Having noted the various “seasons” or training periods that comprise a yearly calendar for the sport of football as we did in Part One of this blog/article, I want to now relate that information to the sport of powerlifting.
Harking back to the 1940s and ‘50s, long before powerlifting became an official sport, both Olympic weightlifting and bodybuilding comprised the “lifting sports” for those who publicly admitted they did either. In an era when hard work, dedication to supporting one’s family, and rising above the socioeconomic level imposed by immigration and starting anew in one’s adopted country were qualities that were prized and expected from every male, a leisure time activity like “lifting weights” was seen as frivolous, wasteful, and selfish.
My oft-repeated story of my father’s admonition to “get another job” if I was so willing to devote time, energy, and what was to him, back-breaking focus to elevating another five pounds on the bar and “make all of this count for something worthwhile,” was certainly typical of the time. What was also typical was a defacto separation of distinct “seasons” for all of the lifting activities.
Including powerlifting once Odd Lift Contests morphed into our official sport in 1964, there was what might now appear to be an unusual approach to even the most serious level of training. Once the heat of summer arrived, even the top-level men in all of the iron sports either reduced their training by a significant level, or took off completely for one to two months. The summer was seen as a time to enjoy other outdoor activities as the weather allowed and even the highly ranked York Barbell lifters for example, would inject softball, baseball, hiking, swimming, and running-game type activities into their training schedules, often in place of actual barbell training.
Bodybuilders would take off days of training, doing enough to maintain the physiques they had worked so hard to develop during the colder months so that they could spend time at the beaches or lakefronts finally displaying the results of their efforts. With the introduction of hot weather and high humidity, the powerlifters too would either cut back on heavy weights choosing to train “lighter” with more repetitions per set, or instead spend two months doing some bodybuilding type exercises to augment the lifting basics like squats, cleans, and bench presses.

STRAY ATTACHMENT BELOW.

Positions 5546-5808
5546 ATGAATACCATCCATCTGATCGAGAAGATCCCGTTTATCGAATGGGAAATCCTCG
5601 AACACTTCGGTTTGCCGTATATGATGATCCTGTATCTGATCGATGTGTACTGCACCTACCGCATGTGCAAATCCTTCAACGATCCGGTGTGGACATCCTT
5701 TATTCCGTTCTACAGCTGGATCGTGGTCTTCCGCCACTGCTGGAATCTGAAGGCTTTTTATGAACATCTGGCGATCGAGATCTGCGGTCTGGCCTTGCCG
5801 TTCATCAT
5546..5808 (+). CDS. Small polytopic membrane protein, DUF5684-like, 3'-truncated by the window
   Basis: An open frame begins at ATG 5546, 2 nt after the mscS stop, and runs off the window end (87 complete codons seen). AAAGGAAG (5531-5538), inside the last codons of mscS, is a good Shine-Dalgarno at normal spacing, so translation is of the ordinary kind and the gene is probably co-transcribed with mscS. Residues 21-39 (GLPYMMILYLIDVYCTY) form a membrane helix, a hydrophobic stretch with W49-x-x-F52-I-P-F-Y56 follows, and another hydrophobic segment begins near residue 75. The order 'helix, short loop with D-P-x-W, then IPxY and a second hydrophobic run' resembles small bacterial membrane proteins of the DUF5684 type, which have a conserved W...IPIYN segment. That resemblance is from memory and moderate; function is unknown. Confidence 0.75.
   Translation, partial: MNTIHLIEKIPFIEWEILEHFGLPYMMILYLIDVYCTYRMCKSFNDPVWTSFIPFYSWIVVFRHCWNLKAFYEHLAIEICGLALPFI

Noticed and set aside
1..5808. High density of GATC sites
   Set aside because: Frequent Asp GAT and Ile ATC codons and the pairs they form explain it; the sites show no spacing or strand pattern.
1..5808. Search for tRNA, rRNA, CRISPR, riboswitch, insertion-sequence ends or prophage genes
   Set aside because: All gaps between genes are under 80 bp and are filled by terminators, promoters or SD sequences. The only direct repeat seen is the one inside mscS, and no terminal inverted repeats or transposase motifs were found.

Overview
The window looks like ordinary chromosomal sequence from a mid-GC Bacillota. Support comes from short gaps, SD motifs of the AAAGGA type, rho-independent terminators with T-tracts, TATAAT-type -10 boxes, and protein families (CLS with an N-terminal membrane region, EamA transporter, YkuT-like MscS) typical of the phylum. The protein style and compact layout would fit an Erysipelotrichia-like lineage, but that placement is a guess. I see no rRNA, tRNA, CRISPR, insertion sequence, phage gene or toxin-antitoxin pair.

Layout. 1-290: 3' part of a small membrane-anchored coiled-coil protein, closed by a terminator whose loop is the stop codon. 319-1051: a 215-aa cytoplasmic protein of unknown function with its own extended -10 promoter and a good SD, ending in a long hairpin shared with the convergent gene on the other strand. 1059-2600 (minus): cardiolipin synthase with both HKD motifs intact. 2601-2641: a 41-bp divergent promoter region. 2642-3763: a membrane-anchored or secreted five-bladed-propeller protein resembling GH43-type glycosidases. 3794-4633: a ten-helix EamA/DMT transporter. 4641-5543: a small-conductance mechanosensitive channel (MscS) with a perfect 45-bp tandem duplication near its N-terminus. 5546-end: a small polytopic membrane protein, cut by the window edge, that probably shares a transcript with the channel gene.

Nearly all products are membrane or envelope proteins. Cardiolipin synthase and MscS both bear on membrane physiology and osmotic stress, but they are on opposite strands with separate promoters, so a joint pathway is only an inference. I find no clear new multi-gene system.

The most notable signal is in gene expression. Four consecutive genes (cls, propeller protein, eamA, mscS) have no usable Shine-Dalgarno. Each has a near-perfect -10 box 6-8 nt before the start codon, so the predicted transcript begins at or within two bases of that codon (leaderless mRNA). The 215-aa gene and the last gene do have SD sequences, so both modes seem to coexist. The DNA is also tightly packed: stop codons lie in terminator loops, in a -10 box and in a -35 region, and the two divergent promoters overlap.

In many cases, the competitive lifters too would just not lift weights for four to eight weeks, instead putting the time into leisure activities that might require physical expenditure. If one wants to view this approach as an early form of “cycling one’s training” a case can possibly be made for this but recalling many conversations I had with the “lifting guys” in our area, the decision to cease lifting activity for the summer was seen as nothing more than common sense.
The mindset was this: “I train hard all year, I’ve developed a lot of strength and muscle, my physically demanding job becomes much more difficult once the summer is here due to the heat and humidity, I’m drained at the end of the work day and can’t accomplish what I want in the gym, the kids are off from school and around so I can play ball with them or go to the municipal pool or beach on the weekend. I may as well cool out my training until September.”
The Amateur Athletic Union Mr. America Contest and Senior National Olympic Weightlifting Championships might have been held in mid-June with the Junior versions of those contests competed two months prior. However, the Mr. America Contest would attract perhaps twenty-five to thirty competitors, leaving the overwhelming majority of bodybuilders to their own designs during the warmer months. Only the top Olympic lifters qualified for the Senior Nationals which meant that most lifters did not have to begin cranking up their training again until “contest season” began again in late-September.